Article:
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Cosatu wants universities to give priority to Southern African rather than international students. The federation believes the high number of international students blocks access for local students.
This was discussed at a meeting of the federation’s executive committee last week. It called for acceptable ratios between local and international students.
“We are also urging that the equity targets of the university campuses be redebated so that we can ensure that spaces for deserving African students are not filled by foreign white students,” the federation said.
According to the Department of Higher Education and Training the number of international students at SA’s public universities has grown from 12 600 in 1994 to more than 64 784 in 2010 – a 500 percent increase. Higher education statistics for 2010 also showed around 38 percent of international students were enrolled through Unisa. The University of Cape Town had the most foreigners at a contact institution, followed by the universities of Pretoria and the North-West.
Cosatu also wants the government to stop subsidising private universities. “…Private post-school institutions should not be getting public funding since they will be out of reach of the ordinary student of the working class,” read the report.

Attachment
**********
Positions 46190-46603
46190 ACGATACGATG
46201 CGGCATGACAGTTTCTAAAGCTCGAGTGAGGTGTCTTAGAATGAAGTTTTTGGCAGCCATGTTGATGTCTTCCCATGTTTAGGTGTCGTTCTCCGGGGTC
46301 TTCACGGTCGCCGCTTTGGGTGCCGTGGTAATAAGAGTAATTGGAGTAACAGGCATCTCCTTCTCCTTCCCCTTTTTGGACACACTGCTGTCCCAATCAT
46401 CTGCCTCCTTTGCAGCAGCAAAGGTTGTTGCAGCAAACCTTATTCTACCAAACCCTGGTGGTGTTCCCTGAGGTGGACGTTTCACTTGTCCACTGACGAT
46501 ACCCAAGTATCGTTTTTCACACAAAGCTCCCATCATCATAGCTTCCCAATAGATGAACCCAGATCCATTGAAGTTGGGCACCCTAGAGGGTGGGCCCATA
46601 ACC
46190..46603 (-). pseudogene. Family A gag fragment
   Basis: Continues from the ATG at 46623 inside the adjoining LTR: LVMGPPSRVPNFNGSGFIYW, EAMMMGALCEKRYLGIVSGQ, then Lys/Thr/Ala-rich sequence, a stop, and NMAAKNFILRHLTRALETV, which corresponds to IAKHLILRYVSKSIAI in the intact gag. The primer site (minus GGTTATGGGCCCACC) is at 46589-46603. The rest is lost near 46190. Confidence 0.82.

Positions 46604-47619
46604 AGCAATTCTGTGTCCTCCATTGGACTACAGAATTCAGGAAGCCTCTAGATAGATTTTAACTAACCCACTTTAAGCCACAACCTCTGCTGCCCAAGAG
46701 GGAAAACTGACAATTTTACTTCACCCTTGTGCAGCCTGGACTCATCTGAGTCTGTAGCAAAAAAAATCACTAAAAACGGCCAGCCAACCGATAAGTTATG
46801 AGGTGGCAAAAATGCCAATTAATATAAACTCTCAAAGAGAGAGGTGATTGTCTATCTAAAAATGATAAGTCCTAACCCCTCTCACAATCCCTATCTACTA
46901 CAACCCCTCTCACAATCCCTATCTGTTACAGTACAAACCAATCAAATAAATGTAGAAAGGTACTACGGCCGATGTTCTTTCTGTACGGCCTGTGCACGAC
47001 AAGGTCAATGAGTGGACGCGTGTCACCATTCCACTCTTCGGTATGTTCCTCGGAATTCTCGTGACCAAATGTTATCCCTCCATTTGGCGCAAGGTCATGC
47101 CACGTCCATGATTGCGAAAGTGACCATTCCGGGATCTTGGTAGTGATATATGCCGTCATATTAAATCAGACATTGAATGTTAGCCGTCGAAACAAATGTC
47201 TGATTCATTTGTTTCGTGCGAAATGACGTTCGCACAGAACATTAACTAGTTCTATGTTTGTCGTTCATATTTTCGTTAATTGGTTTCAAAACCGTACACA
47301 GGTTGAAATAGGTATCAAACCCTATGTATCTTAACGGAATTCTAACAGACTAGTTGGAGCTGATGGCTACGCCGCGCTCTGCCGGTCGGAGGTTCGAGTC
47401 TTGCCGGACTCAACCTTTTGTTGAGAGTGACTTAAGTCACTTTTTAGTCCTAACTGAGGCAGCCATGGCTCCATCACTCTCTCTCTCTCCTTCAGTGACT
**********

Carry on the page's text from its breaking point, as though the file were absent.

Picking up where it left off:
Cosatu also wants the government to “lock” students studying scarce skills (such as medicine and engineering) into contracts to work for the country and the rural areas after graduation to “halt the current tide of the skills flight”.
The federation has also criticised the green paper on post-school education and training released earlier this year for being silent on free quality education. “(SA) is heavily bedevilled by unemployment, poverty and inequality. We cannot be talking about time frames for the implementation of this scheme,” read the report.
In his budget speech in April Higher Education Minister Blade Nzimande said the government had already introduced free education in Further Education Training institutions, and it was committed to extending it to poor students up to undergraduate level.
A group appointed by Nzimande to look at the viability of free education at universities is expected to hand in a report at the end of this month.
Higher Education Department spokeswoman Vuyelwa Qinga said:
“Under the SADC Protocol, the SA government has agreed 5 percent of enrolments should be for SADC students, and universities implement this… Statistics show 94 percent of undergraduate enrolments at our universities are South Africans, 5 percent from SADC countries and 1 percent from other African countries. All students from overseas are occasional students… or are on post-graduate programmes,” Qinga said.